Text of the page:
It’s finally going to rain in Southcentral Alaska

Rain clouds hang over downtown Anchorage in this July 2012 photo.

Dark clouds hang over downtown Anchorage in this July 2012 photo. (Creative Commons photo by Jimmy Emerson, DVM)

Southcentral Alaska has barely had any measurable precipitation since the beginning of June. That has led to unprecedented extreme drought conditions.

But according to the National Weather Service, residents may finally get at least a little relief. Two low pressure systems are headed toward Anchorage in the coming week.

The first will move through early in the weekend, said Anchorage meteorologist Benjamin Bartos.

“So we’ll see some areas of rain, but it won’t pack a very big punch, but should at least provide a bit of a break into this sustained high pressure system that has been keeping us so dry,” he said.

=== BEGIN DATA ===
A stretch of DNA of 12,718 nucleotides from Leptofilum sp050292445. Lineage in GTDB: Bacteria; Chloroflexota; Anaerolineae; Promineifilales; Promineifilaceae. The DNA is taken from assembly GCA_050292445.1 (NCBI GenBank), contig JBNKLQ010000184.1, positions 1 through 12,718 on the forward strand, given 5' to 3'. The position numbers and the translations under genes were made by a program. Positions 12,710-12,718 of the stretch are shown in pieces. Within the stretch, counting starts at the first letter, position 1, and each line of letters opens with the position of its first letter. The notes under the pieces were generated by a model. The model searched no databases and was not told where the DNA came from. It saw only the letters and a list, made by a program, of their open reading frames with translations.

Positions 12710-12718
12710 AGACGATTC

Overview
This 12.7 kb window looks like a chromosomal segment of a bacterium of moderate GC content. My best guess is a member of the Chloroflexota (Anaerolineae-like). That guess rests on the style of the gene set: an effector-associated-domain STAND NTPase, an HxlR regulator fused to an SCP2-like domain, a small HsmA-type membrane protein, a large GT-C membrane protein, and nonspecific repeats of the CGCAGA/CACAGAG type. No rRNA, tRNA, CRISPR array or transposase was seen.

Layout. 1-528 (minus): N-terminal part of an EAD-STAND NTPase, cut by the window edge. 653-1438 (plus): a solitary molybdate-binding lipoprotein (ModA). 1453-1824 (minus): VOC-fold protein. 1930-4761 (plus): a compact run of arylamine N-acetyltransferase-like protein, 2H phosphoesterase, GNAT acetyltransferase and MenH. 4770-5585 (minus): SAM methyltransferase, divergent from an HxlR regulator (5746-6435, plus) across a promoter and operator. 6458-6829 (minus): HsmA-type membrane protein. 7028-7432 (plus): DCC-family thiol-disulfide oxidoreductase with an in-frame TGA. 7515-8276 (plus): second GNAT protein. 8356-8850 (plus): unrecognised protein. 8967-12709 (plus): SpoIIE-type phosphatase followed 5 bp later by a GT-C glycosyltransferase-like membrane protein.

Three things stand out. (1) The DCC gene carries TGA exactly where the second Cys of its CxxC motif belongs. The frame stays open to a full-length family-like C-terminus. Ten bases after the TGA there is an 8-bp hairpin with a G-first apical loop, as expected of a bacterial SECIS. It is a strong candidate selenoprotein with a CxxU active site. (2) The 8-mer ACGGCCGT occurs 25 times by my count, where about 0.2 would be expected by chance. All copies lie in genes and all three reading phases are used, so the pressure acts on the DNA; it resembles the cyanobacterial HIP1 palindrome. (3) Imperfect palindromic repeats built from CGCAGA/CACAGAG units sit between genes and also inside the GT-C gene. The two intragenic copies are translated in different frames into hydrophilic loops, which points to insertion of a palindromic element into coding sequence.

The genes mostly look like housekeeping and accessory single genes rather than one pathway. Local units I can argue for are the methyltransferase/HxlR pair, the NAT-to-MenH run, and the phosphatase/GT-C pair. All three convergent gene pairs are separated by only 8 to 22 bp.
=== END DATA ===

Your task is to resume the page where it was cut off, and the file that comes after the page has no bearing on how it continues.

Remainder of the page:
The second weather system is expected late Sunday or early Monday and will be a little stronger, Bartos said. After that, the longer-term forecast is for wetter weather.

“So there’s some hope on the horizon to actually start being more rainy, not necessarily playing catch-up because we’re quite far behind. But we’ll have an opportunity to have weather we’re used to having here in Anchorage,” he said.

The monthly average for rain in August is more than 3 inches, but so far the city has had only a tenth of an inch.

In August, Southcentral Alaska has been abnormally dry and hot — prime conditions for wildfires

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